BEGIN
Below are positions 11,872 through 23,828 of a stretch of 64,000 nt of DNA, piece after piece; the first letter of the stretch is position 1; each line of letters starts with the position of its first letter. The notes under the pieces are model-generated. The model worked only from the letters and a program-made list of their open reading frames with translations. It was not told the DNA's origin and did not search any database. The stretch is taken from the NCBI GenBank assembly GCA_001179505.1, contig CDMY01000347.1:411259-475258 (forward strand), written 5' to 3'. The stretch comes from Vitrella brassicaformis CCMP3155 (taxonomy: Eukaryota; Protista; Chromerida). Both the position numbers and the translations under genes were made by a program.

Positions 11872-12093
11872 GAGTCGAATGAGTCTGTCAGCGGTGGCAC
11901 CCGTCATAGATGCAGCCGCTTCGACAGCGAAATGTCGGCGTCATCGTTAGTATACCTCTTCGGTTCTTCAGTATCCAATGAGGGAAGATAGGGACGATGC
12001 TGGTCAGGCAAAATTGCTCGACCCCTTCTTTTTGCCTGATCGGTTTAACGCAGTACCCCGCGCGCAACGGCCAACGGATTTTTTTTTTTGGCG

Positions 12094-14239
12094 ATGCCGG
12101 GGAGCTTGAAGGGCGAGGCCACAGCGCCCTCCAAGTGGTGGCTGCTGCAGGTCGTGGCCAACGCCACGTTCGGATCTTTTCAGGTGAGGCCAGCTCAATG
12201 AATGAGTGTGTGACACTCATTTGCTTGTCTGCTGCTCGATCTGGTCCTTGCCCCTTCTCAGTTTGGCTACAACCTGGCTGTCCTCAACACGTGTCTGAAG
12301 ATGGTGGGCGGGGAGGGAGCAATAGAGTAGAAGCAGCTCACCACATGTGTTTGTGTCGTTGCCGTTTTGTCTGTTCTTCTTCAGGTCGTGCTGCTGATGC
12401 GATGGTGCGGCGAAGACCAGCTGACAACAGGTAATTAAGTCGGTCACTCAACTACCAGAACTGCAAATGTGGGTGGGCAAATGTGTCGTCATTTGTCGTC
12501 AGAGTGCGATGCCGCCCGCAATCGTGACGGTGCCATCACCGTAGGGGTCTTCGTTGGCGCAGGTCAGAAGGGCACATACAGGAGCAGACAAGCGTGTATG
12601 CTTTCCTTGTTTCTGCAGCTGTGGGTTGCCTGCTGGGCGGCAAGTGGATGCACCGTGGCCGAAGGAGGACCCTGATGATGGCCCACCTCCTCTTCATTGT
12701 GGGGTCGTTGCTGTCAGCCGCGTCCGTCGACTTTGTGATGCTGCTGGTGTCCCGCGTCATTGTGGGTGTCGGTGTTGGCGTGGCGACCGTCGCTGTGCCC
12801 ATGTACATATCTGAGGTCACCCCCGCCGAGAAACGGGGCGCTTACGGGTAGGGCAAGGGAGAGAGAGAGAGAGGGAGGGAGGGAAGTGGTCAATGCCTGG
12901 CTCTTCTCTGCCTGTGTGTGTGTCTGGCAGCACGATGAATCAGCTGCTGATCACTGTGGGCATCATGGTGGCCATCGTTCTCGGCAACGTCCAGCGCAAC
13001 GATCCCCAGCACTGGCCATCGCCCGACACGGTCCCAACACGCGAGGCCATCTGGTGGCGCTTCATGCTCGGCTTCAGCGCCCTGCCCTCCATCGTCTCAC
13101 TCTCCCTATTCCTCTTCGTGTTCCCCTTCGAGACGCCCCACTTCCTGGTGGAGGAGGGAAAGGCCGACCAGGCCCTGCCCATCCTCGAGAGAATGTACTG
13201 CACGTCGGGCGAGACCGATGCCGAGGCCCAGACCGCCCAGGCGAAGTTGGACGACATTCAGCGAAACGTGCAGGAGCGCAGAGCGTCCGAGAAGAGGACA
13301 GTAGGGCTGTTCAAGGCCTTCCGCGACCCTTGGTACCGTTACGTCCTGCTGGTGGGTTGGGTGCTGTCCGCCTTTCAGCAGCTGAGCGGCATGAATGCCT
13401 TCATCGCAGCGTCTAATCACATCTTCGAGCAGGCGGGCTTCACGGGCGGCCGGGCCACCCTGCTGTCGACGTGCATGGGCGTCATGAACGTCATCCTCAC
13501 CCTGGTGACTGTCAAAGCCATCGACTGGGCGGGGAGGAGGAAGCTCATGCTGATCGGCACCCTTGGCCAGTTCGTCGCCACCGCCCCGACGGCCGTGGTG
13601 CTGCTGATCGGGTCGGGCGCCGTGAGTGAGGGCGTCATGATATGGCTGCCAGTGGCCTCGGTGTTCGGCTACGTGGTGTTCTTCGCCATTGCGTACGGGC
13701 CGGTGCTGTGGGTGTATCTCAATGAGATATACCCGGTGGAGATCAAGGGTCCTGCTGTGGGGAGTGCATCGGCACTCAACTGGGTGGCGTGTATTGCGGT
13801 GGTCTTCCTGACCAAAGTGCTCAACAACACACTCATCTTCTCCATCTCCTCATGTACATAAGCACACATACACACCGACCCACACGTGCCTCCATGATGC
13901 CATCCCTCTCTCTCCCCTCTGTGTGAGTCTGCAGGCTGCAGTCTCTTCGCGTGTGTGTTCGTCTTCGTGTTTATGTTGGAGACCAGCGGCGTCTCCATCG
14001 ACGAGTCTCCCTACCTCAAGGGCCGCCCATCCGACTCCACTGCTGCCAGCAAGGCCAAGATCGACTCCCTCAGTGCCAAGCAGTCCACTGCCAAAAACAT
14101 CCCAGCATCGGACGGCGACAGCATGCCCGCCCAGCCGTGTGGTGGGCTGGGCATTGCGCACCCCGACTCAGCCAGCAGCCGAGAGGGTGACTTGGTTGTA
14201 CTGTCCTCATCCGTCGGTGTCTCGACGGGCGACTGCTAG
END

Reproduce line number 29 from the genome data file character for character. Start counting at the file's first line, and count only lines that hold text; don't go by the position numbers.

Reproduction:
14201 CTGTCCTCATCCGTCGGTGTCTCGACGGGCGACTGCTAG